Last summer I opined on the loss of the Longfin Smelt from the Bay-Delta estuary1. A recent paper in the Transactions of the American Fishery Society looks to “disaggregating forces”… “By disaggregating the life-stage-specific constraints on population dynamics, our results can help to inform a future ESA listing decision for Longfin Smelt and can assist in development of the accompanying recovery plan if the population is listed”.2
What the authors of the study did was to separate the population into life stages or age groups to view the population dynamics to determine at which stage or age the apparent cause of the decline may be occurring. With a two-year life cycle, there are basically two life stages. Young Longfin are produced and rear in their first year in the upper estuary (Delta and eastern Bay). The second year they continue rearing in the Bay and nearby ocean until reaching maturity and returning to the upper estuary to spawn. The review came to the following conclusions:
- It corroborated past studies in finding that production of young is related to freshwater inflow to the estuary.
- The production of young determines the subsequent abundance of age two adults.
- The production of young is also related to the previous number of adult age-2 spawners.
- The survival from age 1 to age 2 (young recruits to adult spawners) is related to Bay and Ocean conditions, and may be declining in recent decades.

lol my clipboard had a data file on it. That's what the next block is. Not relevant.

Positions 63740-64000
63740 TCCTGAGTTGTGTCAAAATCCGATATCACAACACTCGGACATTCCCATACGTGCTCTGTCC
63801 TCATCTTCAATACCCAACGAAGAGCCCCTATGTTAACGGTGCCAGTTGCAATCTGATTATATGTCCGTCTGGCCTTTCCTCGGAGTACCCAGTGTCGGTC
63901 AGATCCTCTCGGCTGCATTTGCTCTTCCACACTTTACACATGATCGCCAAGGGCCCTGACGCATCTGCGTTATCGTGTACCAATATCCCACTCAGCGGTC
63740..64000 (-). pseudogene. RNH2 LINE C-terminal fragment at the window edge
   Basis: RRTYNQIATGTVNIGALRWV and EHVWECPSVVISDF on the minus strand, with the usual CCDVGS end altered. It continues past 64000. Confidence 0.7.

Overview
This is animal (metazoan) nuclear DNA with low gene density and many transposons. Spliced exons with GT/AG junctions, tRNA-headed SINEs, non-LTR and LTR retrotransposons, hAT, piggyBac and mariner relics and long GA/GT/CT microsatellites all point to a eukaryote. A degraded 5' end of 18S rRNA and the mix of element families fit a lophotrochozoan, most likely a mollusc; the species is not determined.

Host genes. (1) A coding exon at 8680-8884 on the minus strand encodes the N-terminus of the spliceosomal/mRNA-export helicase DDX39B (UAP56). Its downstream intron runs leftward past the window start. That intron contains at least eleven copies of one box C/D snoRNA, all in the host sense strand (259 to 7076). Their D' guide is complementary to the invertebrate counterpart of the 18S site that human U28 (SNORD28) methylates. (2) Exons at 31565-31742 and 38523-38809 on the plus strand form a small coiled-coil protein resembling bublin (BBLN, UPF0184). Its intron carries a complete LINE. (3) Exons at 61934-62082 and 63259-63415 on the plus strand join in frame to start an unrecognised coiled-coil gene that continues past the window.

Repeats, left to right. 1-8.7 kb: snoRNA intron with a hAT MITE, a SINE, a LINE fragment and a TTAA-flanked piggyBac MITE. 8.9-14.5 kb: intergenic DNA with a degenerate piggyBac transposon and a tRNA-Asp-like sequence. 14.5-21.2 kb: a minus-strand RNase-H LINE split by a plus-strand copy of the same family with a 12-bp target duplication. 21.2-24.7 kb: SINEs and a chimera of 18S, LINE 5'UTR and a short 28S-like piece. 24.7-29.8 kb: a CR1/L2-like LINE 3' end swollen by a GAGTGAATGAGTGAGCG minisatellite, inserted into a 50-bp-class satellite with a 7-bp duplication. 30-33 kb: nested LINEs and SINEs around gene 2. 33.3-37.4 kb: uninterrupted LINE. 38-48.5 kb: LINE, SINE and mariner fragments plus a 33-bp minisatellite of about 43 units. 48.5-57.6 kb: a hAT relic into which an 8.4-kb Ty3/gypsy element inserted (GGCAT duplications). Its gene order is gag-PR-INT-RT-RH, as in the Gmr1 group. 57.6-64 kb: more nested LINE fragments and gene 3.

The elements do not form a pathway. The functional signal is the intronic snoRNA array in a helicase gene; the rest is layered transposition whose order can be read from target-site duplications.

While the first three “forces” were anticipated, the fourth indicates a decline in the production capacity of the lower estuary and ocean. The ocean has been a factor in recent decades decline and improvements in salmon, so why not Longfin? Seems logical. A decline in Bay productivity for whatever reason is more ominous. Could this be related to effects on the Bay from higher Delta exports over the last several decades, recent multiyear droughts, or the combination of both? Has the productivity of the Bay been compromised? “[T]he mechanisms affecting juvenile survival are more likely to operate in mesohaline or marine environments than in freshwater or low-salinity-zone waters.”
The facts remain that the population of Longfin Smelt in the San Francisco Bay-Delta estuary has crashed. The numbers recorded in recent index years is especially low (see footnote #1).
Bay-Delta trawl survey results for this recent December just published compared to past survey years (Figures 1 and 2) support my earlier conclusion – “they are gone”. The slow population death spiral from low young production, to poor spawner production, to poor young production, has reached its course, as also suggested by Hobbs and Moyle3.